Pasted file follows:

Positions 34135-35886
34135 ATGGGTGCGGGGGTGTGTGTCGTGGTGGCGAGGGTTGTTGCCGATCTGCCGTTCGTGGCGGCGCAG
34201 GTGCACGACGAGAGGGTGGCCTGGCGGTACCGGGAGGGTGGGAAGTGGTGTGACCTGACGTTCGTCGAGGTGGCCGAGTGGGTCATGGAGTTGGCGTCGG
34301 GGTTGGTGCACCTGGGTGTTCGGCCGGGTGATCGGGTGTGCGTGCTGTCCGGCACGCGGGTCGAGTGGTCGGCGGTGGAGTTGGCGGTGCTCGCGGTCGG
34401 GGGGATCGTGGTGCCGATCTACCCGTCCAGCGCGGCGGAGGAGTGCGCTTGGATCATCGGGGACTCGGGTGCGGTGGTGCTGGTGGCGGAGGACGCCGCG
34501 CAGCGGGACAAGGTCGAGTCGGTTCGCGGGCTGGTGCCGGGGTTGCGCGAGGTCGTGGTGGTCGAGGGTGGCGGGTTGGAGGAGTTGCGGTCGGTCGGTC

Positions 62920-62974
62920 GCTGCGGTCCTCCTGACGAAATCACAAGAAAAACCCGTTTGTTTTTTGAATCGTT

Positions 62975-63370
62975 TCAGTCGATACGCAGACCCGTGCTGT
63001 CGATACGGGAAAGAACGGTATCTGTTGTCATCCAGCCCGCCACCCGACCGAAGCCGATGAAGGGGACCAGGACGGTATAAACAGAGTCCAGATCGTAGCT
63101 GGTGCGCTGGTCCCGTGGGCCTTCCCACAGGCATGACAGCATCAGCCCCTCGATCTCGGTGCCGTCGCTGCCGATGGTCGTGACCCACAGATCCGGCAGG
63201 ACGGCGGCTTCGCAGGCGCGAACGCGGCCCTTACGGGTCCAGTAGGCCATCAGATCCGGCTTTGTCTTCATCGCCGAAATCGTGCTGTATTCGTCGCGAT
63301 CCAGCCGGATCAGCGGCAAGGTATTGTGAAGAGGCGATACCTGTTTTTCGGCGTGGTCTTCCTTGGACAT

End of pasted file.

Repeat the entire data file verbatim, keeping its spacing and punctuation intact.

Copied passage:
Positions 34135-35886
34135 ATGGGTGCGGGGGTGTGTGTCGTGGTGGCGAGGGTTGTTGCCGATCTGCCGTTCGTGGCGGCGCAG
34201 GTGCACGACGAGAGGGTGGCCTGGCGGTACCGGGAGGGTGGGAAGTGGTGTGACCTGACGTTCGTCGAGGTGGCCGAGTGGGTCATGGAGTTGGCGTCGG
34301 GGTTGGTGCACCTGGGTGTTCGGCCGGGTGATCGGGTGTGCGTGCTGTCCGGCACGCGGGTCGAGTGGTCGGCGGTGGAGTTGGCGGTGCTCGCGGTCGG
34401 GGGGATCGTGGTGCCGATCTACCCGTCCAGCGCGGCGGAGGAGTGCGCTTGGATCATCGGGGACTCGGGTGCGGTGGTGCTGGTGGCGGAGGACGCCGCG
34501 CAGCGGGACAAGGTCGAGTCGGTTCGCGGGCTGGTGCCGGGGTTGCGCGAGGTCGTGGTGGTCGAGGGTGGCGGGTTGGAGGAGTTGCGGTCGGTCGGTC

Positions 62920-62974
62920 GCTGCGGTCCTCCTGACGAAATCACAAGAAAAACCCGTTTGTTTTTTGAATCGTT

Positions 62975-63370
62975 TCAGTCGATACGCAGACCCGTGCTGT
63001 CGATACGGGAAAGAACGGTATCTGTTGTCATCCAGCCCGCCACCCGACCGAAGCCGATGAAGGGGACCAGGACGGTATAAACAGAGTCCAGATCGTAGCT
63101 GGTGCGCTGGTCCCGTGGGCCTTCCCACAGGCATGACAGCATCAGCCCCTCGATCTCGGTGCCGTCGCTGCCGATGGTCGTGACCCACAGATCCGGCAGG
63201 ACGGCGGCTTCGCAGGCGCGAACGCGGCCCTTACGGGTCCAGTAGGCCATCAGATCCGGCTTTGTCTTCATCGCCGAAATCGTGCTGTATTCGTCGCGAT
63301 CCAGCCGGATCAGCGGCAAGGTATTGTGAAGAGGCGATACCTGTTTTTCGGCGTGGTCTTCCTTGGACAT